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User Centricity

The FinTech My Children Will Inherit

Danny Payne
Aug 24, 2016



If we compare the advances it has made over the last 30 years, fintech has come a long way. My life’s story has seen the shift from the days of waiting in a long teller’s line after work to being able to transfers large sums of money in half a minute from the comfort of my home. Looking back, I often think to myself, “How will fintech evolve over the next 30 years? What will be the fintech that my children will inherit compared to all the technology that I grew up alongside?” To have an idea of where we’re going, we have to take a look from which we came.

I opened my first checking account in 1994 when I turned 18 - depositing my graduation money and instantly thinking I was “loaded”. I remember the banker asking me, “Do you want to try out this Visa Debit Card we just started?” This new technology would offer me the ability to use my Visa at any business in lieu of writing a check or spending physical cash! I was finally “big time” with that plastic Visa in my wallet. Between that card and the good ole’ ATM machine, my technology passion bucket was full. I no longer had to write checks. I just had to keep up with all these receipts…or at least try to. In the end, I learned about NSF fees for the first time…

Flash forward seven years and one of my first jobs out of college was working for a credit union. The credit union I worked for released online banking during my two year stint as a loan officer. Despite feeling revolutionary at the time, nostalgia revealed that it was not very good in the end - slow to post and always days behind. Yet it was a huge step towards the technology of today. My parents felt it was a gimmick and our members were barely using it but little did they know that it would take off like a rocket!

In 2007 I was hired to manage the national sales team at a fintech payments company called iPay Technologies. iPay would later be acquired by Jack Henry & Associates and go under the name of iPay Solutions. While I was there, we worked feverishly to get our product connected to the core processors and internet banking companies all over the country. Bank bill pay was blowing up and I was paying all my bills from my internet banking website for the first time ever. I was all things technology, using online banking to balance my checkbook and view my balance yet, even then, I was only skimming the service of what my FI’s online offering Included.

Related: Why FinTech is Cool...

The jump in fintech over the past ten years has been the biggest since I opened that first account in 1994. I have online banking and bill pay, mobile banking on my phone and tablet, tools that show me my spending habits, and remote check deposit. Everything I need is on demand and always available. Here we are in the present day where life is full of all kinds of technology and cool shiny stuff. What could be next for fintech? What could we possibly add? What is the world of fintech going to be like for my kids in ten or twenty years?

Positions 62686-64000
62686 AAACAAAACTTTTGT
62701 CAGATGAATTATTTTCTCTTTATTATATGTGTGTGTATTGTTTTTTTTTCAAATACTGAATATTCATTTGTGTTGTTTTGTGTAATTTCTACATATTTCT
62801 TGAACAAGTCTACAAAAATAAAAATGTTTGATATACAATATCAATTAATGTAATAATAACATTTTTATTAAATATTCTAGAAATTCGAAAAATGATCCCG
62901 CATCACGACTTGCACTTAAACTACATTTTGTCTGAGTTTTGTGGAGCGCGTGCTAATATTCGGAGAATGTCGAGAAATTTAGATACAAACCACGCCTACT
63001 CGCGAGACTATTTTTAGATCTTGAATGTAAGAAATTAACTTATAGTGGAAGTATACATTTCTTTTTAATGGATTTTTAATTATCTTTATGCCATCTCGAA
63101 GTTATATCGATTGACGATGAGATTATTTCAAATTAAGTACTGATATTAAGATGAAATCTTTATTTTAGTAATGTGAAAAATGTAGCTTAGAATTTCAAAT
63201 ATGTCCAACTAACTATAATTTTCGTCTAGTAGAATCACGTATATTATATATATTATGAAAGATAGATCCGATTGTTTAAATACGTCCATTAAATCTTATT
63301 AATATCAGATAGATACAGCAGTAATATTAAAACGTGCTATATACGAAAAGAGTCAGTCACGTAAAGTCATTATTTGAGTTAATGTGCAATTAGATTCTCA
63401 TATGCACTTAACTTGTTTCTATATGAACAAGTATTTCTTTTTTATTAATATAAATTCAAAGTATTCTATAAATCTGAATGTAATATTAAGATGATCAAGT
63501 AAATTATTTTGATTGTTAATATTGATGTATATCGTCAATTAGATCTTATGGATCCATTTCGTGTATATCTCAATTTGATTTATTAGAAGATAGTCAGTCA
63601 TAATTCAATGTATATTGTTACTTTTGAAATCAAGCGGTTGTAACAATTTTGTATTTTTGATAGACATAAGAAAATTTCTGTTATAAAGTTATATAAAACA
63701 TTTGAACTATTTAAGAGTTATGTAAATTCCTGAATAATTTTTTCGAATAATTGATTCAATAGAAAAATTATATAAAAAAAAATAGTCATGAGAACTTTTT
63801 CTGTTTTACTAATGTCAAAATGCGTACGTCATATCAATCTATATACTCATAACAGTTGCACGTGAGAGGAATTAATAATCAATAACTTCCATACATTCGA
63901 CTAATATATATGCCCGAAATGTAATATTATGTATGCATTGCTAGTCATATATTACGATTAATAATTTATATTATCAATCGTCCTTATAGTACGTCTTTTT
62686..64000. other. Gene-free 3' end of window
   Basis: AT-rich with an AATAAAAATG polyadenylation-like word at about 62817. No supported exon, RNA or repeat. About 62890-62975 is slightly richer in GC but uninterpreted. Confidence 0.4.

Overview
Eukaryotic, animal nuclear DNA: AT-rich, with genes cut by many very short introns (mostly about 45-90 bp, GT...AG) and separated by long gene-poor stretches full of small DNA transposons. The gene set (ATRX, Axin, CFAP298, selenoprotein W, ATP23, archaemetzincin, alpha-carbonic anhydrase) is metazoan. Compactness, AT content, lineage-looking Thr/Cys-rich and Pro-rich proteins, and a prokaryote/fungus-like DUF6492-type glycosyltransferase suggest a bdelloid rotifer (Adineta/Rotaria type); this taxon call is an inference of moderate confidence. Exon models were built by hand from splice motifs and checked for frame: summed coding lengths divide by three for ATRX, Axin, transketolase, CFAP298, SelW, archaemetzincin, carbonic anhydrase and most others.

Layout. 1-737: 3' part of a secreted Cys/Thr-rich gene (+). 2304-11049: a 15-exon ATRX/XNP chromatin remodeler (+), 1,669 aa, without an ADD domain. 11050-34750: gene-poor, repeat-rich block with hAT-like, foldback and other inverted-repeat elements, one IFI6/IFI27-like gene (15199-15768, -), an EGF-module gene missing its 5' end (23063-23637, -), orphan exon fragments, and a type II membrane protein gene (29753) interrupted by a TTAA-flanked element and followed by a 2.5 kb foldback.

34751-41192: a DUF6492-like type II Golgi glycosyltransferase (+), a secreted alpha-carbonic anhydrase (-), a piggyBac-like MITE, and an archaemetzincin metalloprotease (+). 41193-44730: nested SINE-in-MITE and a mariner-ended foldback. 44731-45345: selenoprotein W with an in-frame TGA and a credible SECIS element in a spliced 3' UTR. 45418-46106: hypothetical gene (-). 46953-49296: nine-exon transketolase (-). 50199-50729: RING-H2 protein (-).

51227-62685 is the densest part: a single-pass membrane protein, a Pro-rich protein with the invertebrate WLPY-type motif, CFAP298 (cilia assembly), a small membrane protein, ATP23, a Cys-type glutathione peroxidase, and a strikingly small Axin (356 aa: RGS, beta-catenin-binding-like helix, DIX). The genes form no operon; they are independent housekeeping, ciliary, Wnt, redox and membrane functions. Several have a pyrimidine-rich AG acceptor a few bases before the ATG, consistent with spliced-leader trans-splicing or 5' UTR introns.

There are two very separate roads in which I believe the next generation will take when it comes to personal finance. There will be those who follow the traditional of their parents and use the banks and credit unions and do as the FI does. But I believe the larger majority will want more. The convenience factor will play heavy into their version of fintech. Just read Thought Leadership – Why Millennials Would Rather Go to the Dentist than Listen to a Bank Sales Pitch - PaymentsJournal if you think I am off base. I imagine a prepaid card that has a direct deposit tied to it, with an app that manages usage and initial setup of the account and bill pay and deposit that is uploaded into an Apple/Samsung Pay device. Throw in a retinal scanner versus today’s finger print authentication. Checks will eventually morph quicker P2P payments. Cash currency will continue to erode as access to fintech becomes easier without the banking regulations and requirements. Smart phone technology and social media will play into how currency is moved and how they pay for things. I don’t want to pontificate the future of Bitcoin or BlockChain, but I do believe our way of standard currency will change. I see peer to peer lending and non-traditional lending also being a way to disrupt the standard in banking.

So in lies the question, how will banks and credit union evolve? It starts by listening, understanding, and not always thinking we are the smartest people in the room. Financial institutions need to connect with their clients and be the trusted service provider that is entrusted with our children’s generation. A lot has changed since I opened my account back in 1994. I still balance my checkbook in a paper register, but that is probably the last of my traditional banking habits. I didn’t know 20 years ago I would have access to all of this information in the palm of my hand, and I have no idea what more I will have 20 years from now. I only know that I want my children to trust in the system, use our financial institutions and push them to offer all the new gadgets, and keep this fintech junkie busy! With 5 kids, I realize I will still be working 20 years from now. Hopefully, if I am still blogging (maybe VR blogging by then), I will have the answer to my question…

“What fintech will my children inherit?”


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